Evergreen shrubs and hedges have offered privacy and verdant beauty to backyards all over the world for as long as any of us can remember.
Though they are hardy, tough and beautiful plants, they do require maintenance to keep them looking good and growing properly. With maintenance, timing is everything, which makes us ask the question – what is the best time to trim your shrubs?
Part of timing your trimming right is figuring out what kind of shrubs you have. Evergreen shrubbery breaks down into two main categories: broadleaf and needle-bearing.
Needle-Bearing Shrubs and Trimming
Needle-bearing evergreen shrubs include such species as yew, Canadian hemlock, and arborvitae. Such shrubs should be trimmed sometime in the early spring before new growth begins. Doing this will give the new shoots a chance to “breathe” and grow, develop, and form a solid wood base before winter comes along.
Broadleaf Shrubs and Trimming
Broadleaf shrubs are a bit trickier than their needle-bearing cousins. Broadleaf shrubs come in a vast variety of species, too, including holly, azaleas, and boxwood.
While certain broadleaf shrubs could benefit from being trimmed in the early spring, the species can sometimes dictate when it would be best to break out your favorite chainsaw and pruning shears.
Let’s say you have a holly plant by your walkway. On one hand, the berries and foliage itself are beautiful and make for lovely yuletide decorations, so you’ll want to produce as much of them as you possibly can.
On the other hand, the berries, when squashed, create a black smudge that can be difficult to clean off of any surface. To save yourself the hassle while giving you enough room to grow ample berries and leaves. The best time to trim holly is in the winter of every other year.
If you have a plant like an azalea, as another example, it’s best to wait until after the flowers have fallen off to trim the plant back. This not only ensures you will give the plant time and space to grow new branches and flowers, but you will also get plenty of use out of the flowers growing in for that year.
How to Trim Your Shrubs
Generally speaking, there are two types of people who approach shrub trimming for their very first time. The first type of person is gung ho, wanting to hack and slash everything in sight until the shrub is deemed tame. The other type is – forgive the plant pun – a shrinking violet, hesitant to take away even the slightest bit of unruliness.
With care and the right cuts, though, anyone can master their shrubs. Make your cuts at a 45-degree angle and roughly a ¼ of an inch above the closest bud. The shears, knife or other cutting instruments should be clean and sharp so the shrub can heal as quickly as possible.
When you cut, be sure you’re not cutting away more than about a third of the plant’s size. Cutting more may actually kill the plant over time, if not from starving it by cutting away its ability to make food than by disease invited by its many cuts.
Overcutting doesn’t kill the plant directly, but the side effects and consequences of cutting away too much could kill it over time.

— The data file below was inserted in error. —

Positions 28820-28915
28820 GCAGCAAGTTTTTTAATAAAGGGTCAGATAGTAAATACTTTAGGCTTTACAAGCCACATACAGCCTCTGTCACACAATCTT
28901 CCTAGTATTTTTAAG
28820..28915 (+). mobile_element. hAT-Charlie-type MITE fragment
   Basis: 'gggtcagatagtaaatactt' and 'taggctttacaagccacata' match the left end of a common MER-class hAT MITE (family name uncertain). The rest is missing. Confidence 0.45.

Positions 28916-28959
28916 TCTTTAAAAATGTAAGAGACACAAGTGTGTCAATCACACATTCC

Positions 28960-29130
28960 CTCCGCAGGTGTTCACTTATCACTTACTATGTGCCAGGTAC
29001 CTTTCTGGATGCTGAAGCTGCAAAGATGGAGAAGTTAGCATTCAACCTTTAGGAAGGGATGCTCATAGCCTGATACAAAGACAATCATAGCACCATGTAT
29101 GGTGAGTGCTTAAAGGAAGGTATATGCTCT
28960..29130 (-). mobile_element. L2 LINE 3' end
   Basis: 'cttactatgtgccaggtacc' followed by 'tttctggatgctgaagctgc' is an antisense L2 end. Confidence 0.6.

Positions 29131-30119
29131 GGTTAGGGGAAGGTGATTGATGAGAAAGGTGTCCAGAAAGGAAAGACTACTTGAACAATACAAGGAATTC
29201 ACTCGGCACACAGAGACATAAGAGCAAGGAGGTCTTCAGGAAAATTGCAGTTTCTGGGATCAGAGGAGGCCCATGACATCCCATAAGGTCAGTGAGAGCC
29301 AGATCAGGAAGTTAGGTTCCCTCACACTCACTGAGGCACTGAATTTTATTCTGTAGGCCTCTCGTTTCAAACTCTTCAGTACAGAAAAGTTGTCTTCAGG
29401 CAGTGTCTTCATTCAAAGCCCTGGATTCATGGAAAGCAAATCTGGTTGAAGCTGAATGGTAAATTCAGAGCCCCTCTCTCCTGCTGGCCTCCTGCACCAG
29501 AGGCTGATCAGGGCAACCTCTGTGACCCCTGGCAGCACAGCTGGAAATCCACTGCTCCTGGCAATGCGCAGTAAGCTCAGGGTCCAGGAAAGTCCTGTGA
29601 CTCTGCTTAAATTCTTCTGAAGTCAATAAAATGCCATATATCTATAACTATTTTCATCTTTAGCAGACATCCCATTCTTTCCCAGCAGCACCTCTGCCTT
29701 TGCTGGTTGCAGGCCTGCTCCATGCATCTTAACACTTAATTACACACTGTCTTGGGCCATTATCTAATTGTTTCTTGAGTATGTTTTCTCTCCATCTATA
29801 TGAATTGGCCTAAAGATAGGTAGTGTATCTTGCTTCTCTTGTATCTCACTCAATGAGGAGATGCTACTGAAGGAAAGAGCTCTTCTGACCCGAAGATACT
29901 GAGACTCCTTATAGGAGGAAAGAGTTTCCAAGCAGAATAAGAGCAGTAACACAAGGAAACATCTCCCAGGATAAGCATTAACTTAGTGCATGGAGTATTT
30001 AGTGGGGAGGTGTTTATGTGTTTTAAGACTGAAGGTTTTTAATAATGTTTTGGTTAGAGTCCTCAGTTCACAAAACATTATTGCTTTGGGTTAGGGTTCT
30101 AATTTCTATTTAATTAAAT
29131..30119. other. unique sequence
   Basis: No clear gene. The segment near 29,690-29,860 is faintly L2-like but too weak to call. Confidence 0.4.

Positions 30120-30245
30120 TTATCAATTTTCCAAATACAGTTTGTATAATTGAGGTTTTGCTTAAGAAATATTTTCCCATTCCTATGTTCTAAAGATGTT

If you find you have trimmed too much, there isn’t much you can do. Be sure to fertilize the shrub appropriately and water it. Since the leaves are damaged or entirely gone, it’s important the tree is fed and hydrated especially well as it has a lot of recovering to do. With a lot of time, patience, and care, you could bring your shrub back.
What To Do if Your Shrub is Overgrown
Overgrowth is a fairly common problem in shrubs and plants of all kinds, especially if you’re moving into an older home and the garden hasn’t been cared for in a while. The best way to tame a shrub of significant overgrowth is the same way you would go about eating a huge meal; paced and one bite at a time.
Silly analogy aside, it’s important to take care when trimming down an overgrown shrub. Even if they’re unruly, they should be treated in the same way as any other shrub. This means using sharp, clean tools, pruning at the right time of year, etc.
While you should take care not to cut too much of the overgrowth away at a time, it’s important to take out branches that look diseased and damaged. Keep an eye on your work to make sure the shrub doesn’t get out of shape or lopsided.
Keep in mind these are general rules; it’s a good idea to really research the exact species your shrub is to be certain your shrub is healthy and thriving.
When the Growing Season Ends
When the growing season finally comes to a close, it’s a good idea to mulch around your shrubs. Mulch provides an insulating layer that keeps moisture and warmth before winter comes. Keep mulch away from the stem of the shrub and build a gradually thicker layer as you move out toward your landscaping’s boundaries.
When winter ends, you can replace the mulch with a fresh coat and the growing season starts all over again in the spring!
There’s plenty to remember when it comes to maintaining your shrubs and landscaping plants. The good news is there are resources for almost every type of shrub out there and just as many people who have a passion for making their landscapes look their best. Take your work on your shrubs one step at a time, and in no time, you’ll have the yard you’ve always dreamed of!